With the spring Everest climbing season only six weeks away, the well-publicized insurance fraud in Nepal heats back up while China seems intent on taking more control of their side of the Big E.
Insurance Fraud and Insurance Threats
I covered in great depth last August in this post but the gist of it was mostly trekking guides, helicopter companies and even hospitals were accused of scamming the companies that provide rescue coverage with unnecessary, false and/or duplicate claims plus unnecessary medical practices. The lid was blown off when a thorough investigative report by AFP reporter Annabel Symington found systematic cooperation amongst local guide companies, helicopter services and even some hospitals in Kathmandu allegedly scheming to scam the rescue/insurance companies through fraudulent claims.
Threats and Ultimatums
A July 2018 investigation by the Nepal government verified the charges and promised to take action (source) however in the six month since, no action has take place.
Not Everyone is Concerned
However, one of the largest security and evacuation companies, Global Rescue, had a different take when I contacted them last week:
On the “ultimatum” put forth by Jonathan Bancroft of Traveller Assist in the recent NY Times article. If they pull out, this is a good opportunity for Global Rescue. If they don’t, then the fraudsters will likely be prosecuted. We are carrying on business as usual and the incidence of fraud is not significant for us because we prosecute our rescue missions ourselves.
In a conversation last spring with Global Rescue’s CEO, Dan Richards, he told me they don’t do business with guides, helicopter companies or hospitals that they cannot audit or monitor. Also, they will not cover a client who uses one of guides services they don’t authorize and they frown upon guide companies also running helicopter rescue services. He said this “conflict of interest” is one reason why they have a strict policy on pre-approving all evacuations and which helicopter companies they use.
He went on to say that all evacuations must be organized and provided by GR. A GR rescue specialists (generally a medic or a doctor) is either on the ground or in the helicopter to oversee the operation and provide immediate medical assistance. He said they do not work with operators that are not transparent with helicopter service records and pilots that don’t have high-altitude training and experience. He called out one of the largest Sherpa owned and operated companies by name in our conversation.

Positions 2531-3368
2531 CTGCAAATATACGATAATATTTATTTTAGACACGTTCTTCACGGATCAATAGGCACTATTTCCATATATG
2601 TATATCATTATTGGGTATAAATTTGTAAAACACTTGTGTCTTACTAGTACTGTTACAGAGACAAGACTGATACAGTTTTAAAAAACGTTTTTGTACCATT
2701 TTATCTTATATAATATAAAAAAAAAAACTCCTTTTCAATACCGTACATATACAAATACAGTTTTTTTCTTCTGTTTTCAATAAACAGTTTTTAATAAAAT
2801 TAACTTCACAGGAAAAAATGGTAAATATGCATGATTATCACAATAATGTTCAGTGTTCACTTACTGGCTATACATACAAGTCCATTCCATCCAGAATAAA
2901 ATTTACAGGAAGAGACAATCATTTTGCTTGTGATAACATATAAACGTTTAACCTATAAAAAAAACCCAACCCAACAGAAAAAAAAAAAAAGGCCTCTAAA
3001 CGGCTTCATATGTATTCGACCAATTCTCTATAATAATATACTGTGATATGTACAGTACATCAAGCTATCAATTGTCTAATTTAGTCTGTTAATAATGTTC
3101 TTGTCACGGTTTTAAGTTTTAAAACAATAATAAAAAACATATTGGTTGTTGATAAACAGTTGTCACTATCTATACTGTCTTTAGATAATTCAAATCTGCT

Nepal Government Denies Fraud
As for what Nepal has to say about all this new brew, as reported in the Nepali Times, Tourism Minister Rabindra Adhikari, said “We are committed to cracking down on insurance fraud, and set up a Committee last year to investigate. After that, the number of cases of helicopter rescues, especially unnecessary ones, had actually started to drop. Which is why we are concerned by the continued leaks to the international press, and the threatening tone of this letter.” He went on to claim “… there were only 186 helicopter rescues in the autumn trekking season last year, a sharp drop from the 1,532 between March and May, 2018.”
Make Sure you are Covered
Bottom line for Everest climbers this spring: do your homework well in advance to make sure you have proper evacuation coverage and are also covered for any medical costs.
China Claims to Reduce Everest Permits
China received worldwide acclaim when they announced they would cut the number of Everest permits to under 300, some reports had 200 in total, in 2019 in order to “clean up the trash and remove dead bodies.”
The red herring here is that since Everest has been attempted from the Tibet side, the largest number of summits by foreigners was in 2007 at 197. Adding in support staff of 176 the total is 373. However, China closed Everest in 2008 to take the Olympic torch to the summit stopping any momentum they had over Nepal. After almost 10 years with foreigner summits well under 90 each season, it has popped back up the last two with 120 each year for 2017 and 2018. So holding the number under 300 is simply marketing and not reflecting any market reality.